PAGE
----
Ryan eyes push for ‘entitlement reform’ in 2018

http://thehill.com/homenews/house/363642-ryan-pledges-entitlement-reform-in-2018?utm_source=&utm_medium=email&utm_campaign=12524

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House Speaker Paul Ryan (R-Wis.) on Wednesday said House Republicans will aim to cut spending on Medicare, Medicaid and welfare programs next year as a way to trim the federal deficit.

“We’re going to have to get back next year at entitlement reform, which is how you tackle the debt and the deficit,” Ryan said during an interview on Ross Kaminsky’s talk radio show.

Health-care entitlements such as Medicare and Medicaid “are the big drivers of debt,” Ryan said, “so we spend more time on the health-care entitlements, because that’s really where the problem lies, fiscally speaking.”

Ryan said he’s been speaking privately with President Trump, who is beginning to warm to the idea of slowing the spending growth in entitlements.

During his campaign, Trump repeatedly promised not to cut Medicare, Medicaid or Social Security.

“I think the president is understanding choice and competition works everywhere, especially in Medicare,” Ryan said.

House and Senate Republicans are currently working on their plans for tax reform, which are estimated to add more than $1 trillion to the deficit. Democrats have voiced concerns that the legislation could lead to cuts to the social safety net.

Ryan is one of a growing number of GOP leaders who have mentioned the need for Congress to cut entitlement spending next year.

Last week, House Ways and Means Committee Chairman Kevin Brady (R-Texas) said that once the tax bill was done, “welfare reform” was up next.

Sen. Marco Rubio (R-Fla.), last week, said “instituting structural changes to Social Security and Medicare for the future” will be the best way to reduce spending and generate economic growth.

Rep. Jeb Hensarling (R-Texas), chairman of the House Financial Services Committee, told Bloomberg TV that “the most important thing we can do with respect to the national debt, what we need to do, is obviously reform current entitlement programs for future generations.”

Ryan also mentioned that he wants to work on changing the welfare system, and Republicans have in the past expressed a desire to add work requirements to programs such as food stamps.

Speaking on the Senate floor while debating the tax bill last week, Senate Finance Committee Chairman Orrin Hatch (R-Utah) said he had a “rough time wanting to spend billions and billions and trillions of dollars to help people who won’t help themselves, won’t lift a finger and expect the federal government to do everything.”

His comments were echoed by Ryan.

“We have a welfare system that’s trapping people in poverty and effectively paying people not to work,” Ryan said Wednesday. “We’ve got to work on that.”

 

AARP to Congress: Don’t Cut Medicare

https://www.aarp.org/politics-society/advocacy/info-2017/medicaid-medicare-tax-reform-fd.html?cmp=EMC-DSO-NLC-WBLTR—MCTRL-120817-F1-2613065&ET_CID=2613065&ET_RID=33152417&mi_u=33152417&mi_ecmp=20171208_WEBLETTER_Member_Control_Winner_251100_391403&encparam=rGtTYC48LtlDepUYFPD2E6KmzkAw6WgcgwvDlv37DZs%3D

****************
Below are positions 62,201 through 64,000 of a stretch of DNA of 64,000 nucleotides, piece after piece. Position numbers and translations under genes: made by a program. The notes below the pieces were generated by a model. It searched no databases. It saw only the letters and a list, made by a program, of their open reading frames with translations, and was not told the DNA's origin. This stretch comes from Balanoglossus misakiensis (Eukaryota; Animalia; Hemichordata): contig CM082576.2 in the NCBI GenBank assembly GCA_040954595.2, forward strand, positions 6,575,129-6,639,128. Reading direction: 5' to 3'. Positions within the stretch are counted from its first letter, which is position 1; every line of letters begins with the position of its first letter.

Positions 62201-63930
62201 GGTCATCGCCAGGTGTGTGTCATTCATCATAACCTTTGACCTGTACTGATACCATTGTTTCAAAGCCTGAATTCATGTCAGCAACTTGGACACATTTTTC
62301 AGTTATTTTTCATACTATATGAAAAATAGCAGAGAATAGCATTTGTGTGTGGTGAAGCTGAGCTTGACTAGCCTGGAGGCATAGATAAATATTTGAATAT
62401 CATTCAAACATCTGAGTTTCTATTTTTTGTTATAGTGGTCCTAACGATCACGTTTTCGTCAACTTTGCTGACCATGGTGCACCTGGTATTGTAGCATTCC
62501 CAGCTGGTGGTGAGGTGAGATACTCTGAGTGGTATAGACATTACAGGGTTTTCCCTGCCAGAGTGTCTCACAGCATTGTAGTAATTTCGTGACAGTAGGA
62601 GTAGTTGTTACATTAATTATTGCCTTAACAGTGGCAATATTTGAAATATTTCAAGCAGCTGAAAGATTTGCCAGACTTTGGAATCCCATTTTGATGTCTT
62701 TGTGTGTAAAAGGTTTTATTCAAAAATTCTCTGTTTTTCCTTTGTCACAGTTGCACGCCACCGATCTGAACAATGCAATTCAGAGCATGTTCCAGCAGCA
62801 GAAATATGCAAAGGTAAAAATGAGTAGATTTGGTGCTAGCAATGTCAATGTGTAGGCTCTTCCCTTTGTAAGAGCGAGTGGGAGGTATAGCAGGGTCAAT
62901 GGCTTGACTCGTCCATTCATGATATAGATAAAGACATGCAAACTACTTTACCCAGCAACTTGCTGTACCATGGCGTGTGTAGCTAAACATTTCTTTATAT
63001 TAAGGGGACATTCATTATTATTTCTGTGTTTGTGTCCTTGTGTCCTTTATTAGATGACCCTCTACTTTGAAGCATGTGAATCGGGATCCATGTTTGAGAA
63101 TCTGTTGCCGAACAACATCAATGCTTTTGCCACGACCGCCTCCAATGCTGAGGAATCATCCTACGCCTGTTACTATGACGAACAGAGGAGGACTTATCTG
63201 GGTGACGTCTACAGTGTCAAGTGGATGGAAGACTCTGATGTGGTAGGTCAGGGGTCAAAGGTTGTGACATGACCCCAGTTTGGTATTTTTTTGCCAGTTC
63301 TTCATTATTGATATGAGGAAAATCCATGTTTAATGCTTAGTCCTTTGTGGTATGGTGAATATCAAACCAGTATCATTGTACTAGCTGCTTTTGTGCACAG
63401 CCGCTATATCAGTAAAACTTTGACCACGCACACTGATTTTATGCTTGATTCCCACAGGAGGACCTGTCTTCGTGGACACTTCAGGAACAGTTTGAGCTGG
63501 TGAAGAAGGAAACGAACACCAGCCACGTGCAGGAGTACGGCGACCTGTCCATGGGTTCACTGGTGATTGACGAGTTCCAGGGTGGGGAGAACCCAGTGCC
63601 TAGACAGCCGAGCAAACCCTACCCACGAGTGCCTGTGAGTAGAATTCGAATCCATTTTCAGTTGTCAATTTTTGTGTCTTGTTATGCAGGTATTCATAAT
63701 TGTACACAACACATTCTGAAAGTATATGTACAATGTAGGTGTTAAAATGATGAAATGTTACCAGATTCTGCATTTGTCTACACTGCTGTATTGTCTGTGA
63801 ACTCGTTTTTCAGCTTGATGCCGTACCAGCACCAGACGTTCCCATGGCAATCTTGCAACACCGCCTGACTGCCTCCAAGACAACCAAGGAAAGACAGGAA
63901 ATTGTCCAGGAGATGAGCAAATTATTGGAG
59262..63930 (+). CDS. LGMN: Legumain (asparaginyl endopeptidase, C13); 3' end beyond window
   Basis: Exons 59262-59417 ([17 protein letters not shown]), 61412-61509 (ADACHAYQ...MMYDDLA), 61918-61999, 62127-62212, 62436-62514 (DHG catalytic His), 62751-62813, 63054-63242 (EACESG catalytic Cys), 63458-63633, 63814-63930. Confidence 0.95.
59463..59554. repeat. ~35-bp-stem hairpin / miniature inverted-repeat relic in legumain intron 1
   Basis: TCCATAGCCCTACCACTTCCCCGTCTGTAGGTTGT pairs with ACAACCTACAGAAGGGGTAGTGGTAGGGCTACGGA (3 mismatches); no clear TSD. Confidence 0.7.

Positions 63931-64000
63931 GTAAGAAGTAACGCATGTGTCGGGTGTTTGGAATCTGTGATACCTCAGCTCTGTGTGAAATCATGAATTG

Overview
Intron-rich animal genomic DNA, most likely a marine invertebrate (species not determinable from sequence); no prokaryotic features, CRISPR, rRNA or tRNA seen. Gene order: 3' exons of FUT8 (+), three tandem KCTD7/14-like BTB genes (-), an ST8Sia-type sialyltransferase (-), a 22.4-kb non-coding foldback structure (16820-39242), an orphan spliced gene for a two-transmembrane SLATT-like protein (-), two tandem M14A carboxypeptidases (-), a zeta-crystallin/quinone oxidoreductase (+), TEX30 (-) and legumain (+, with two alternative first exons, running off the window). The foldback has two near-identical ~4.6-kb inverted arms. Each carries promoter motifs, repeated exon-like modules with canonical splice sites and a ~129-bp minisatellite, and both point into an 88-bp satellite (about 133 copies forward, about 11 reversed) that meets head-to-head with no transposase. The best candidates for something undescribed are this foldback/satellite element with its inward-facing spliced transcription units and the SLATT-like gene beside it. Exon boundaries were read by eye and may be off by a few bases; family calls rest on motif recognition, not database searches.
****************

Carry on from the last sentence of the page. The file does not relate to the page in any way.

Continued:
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The tax bill would trigger an automatic funding cut in the vital program.

AARP Chief Executive Officer Jo Ann Jenkins called on congressional leaders Thursday to keep their promise to America’s seniors and prevent a large cut to Medicare that the tax bill now being debated on Capitol Hill would trigger.

The tax measure would result in a $1.5 trillion increase in the federal deficit over the next decade, according to the nonpartisan Congressional Budget Office (CBO). Such a deficit would prompt an automatic $25 billion cut to Medicare as soon as January because of the “pay-as-you-go” law, commonly referred to as PAYGO.

The law was designed to keep the deficit in check by requiring the administration to reduce spending in many mandatory federal programs if Congress enacts a law that increases the deficit but doesn’t provide offsetting revenue.

In a letter to Senate Majority Leader Mitch McConnell, Minority Leader Charles Schumer, House Speaker Paul Ryan and Minority Leader Nancy Pelosi, Jenkins reminded McConnell and Ryan that they had recently issued a statement promising that “we will work to ensure these spending cuts are prevented.”

In their statement, the Republican leaders pointed out that the PAYGO law has never been enforced since it was passed in 2010 and “we have no reason to believe that Congress would not act again” to forestall the cuts PAYGO would require.

Medicaid, Social Security, food stamps and some other social safety net programs are exempt from the PAYGO law. But Medicare and programs like federal student loans, agricultural subsidies and the operations of U.S. Customs and Border Protection are not exempt.

The law caps how much the government can trim from Medicare at 4 percent. That’s $25 billion the first year, according to CBO. The amount could be higher in subsequent years, depending on the size of the deficit and Medicare’s budget.

The reduction would affect the payments that doctors, hospitals and other health care providers receive for treating Medicare patients. Individual benefits would not be directly cut, but the reduction could have implications for the care beneficiaries receive.